Mark's Market Talk

Feb 08, 2021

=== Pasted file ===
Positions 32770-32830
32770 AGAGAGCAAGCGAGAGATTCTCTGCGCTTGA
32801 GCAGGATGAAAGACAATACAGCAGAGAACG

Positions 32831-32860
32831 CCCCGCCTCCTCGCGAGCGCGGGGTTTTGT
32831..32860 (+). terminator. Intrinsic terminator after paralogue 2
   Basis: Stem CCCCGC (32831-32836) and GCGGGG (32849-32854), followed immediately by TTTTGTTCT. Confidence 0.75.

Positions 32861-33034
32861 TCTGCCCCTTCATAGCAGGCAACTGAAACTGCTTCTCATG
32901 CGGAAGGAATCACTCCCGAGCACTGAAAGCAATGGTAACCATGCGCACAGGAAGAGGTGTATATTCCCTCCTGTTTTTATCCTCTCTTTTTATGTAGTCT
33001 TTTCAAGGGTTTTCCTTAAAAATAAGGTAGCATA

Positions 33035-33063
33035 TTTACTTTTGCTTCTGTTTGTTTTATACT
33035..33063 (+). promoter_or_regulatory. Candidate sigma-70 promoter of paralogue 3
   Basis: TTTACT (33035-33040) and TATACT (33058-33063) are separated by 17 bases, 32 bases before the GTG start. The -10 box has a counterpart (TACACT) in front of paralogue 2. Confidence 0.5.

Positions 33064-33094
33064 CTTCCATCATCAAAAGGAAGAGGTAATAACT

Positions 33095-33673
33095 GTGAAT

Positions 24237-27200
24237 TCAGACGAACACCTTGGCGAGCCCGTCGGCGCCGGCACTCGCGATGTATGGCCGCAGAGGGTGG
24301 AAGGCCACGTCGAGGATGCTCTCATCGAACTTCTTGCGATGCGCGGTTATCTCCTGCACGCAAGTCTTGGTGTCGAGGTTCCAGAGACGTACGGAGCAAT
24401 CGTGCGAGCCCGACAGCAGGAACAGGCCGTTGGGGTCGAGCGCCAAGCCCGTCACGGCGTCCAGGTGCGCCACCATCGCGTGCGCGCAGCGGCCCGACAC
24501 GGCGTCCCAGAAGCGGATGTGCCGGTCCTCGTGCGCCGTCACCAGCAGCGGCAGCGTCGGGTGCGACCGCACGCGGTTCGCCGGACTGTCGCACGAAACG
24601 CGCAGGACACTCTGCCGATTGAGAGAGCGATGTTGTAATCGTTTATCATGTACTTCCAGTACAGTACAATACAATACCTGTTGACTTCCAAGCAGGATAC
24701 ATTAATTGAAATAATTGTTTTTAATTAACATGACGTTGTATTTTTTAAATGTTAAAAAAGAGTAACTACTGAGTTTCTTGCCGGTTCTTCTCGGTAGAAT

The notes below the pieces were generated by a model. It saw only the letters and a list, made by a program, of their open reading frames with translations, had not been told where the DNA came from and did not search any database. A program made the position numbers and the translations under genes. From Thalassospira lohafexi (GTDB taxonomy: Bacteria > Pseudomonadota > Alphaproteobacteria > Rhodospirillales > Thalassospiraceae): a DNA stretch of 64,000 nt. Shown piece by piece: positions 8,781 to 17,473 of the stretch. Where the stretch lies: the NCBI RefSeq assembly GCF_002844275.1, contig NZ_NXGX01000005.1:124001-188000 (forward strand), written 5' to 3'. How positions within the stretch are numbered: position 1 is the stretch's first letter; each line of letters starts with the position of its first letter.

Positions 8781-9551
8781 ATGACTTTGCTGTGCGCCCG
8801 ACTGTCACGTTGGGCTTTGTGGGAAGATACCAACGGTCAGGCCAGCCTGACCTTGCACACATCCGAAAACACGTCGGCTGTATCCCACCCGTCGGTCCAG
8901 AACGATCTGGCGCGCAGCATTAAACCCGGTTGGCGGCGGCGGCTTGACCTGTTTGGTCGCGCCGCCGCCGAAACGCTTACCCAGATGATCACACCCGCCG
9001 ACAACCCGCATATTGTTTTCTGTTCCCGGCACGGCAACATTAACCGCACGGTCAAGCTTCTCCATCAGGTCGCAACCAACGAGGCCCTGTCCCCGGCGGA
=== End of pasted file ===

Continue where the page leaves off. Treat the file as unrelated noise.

So, what should a guy do now? The rally in the grain markets is acting top heavy after trending higher for several months. March corn finally closed above 5.50 a day or two last week but ended the week at 4.485. for the week March corn was up 2 cents while Dec corn was almost 7 cents higher. It took us a long time to get to this point and the next resistance level is in the 6.00 range. However, we find ourselves at a crossroads as we look at where the corn market may go from here. The bulls will point to the huge exports sales we have had and say we still have the cheapest and largest supply of corn in the world. The bears may talk about the logistics of getting all the grain we have sold shipped in a timely fashion. That brings up a good point. We have a great infrastructure in this country for moving grain rapidly, but with the volume we have on the books we cannot afford any hiccups in the system. That would include late river openings, a low water summer, or lock issues. A big help is the port system that has been developed in the Pacific Northwest. A lot of grain is now being shipped from this area. It has provided a rail market for the northern plains’ states, and it gives the US a great companion to the gulf ports. The dredging of the southern Mississippi river is very important as once it is completed the mega ships will be able to load 25% more grain. That will reduce the shipping costs on the grain, like how 7 axle trucks have reduced shipping costs in Iowa. Another immediate market mover could be this weeks USDA stocks reports. The trade expects the carry outs for corn and beans to be reduced. A lot of this is already built into the market so the risk with this report would be they move the other numbers around and do not lower the carry outs as much as expected. The bean trade is especially focused on this number. The past week March beans closed down 3 cents while Nov beans were up 18 cents. That shows the trade is concerned the old crop market has matured, while they also see a need for higher new crop beans to draw the 6 to 8 million acres they need to steal from other crops. Local new crop bids are back in the 11.00 range which is profitable for producers and would be a good starting point to price. We have heard the past 3 months that the South America crop has been hurt from dry weather. Now that harvest has started it sounds like if the current wet weather will let them get the beans harvested the yields appear to be better than expected. This could start to take the wind out of our bean prices, especially old crop. Once the expected acre war is done in this country the trade will turn its attention to our weather and we start all over again. As farmers there are two things we cannot control, weather and markets. However, we can use pricing opportunities to lesson the impact of the latter. We should never fear locking in a profit.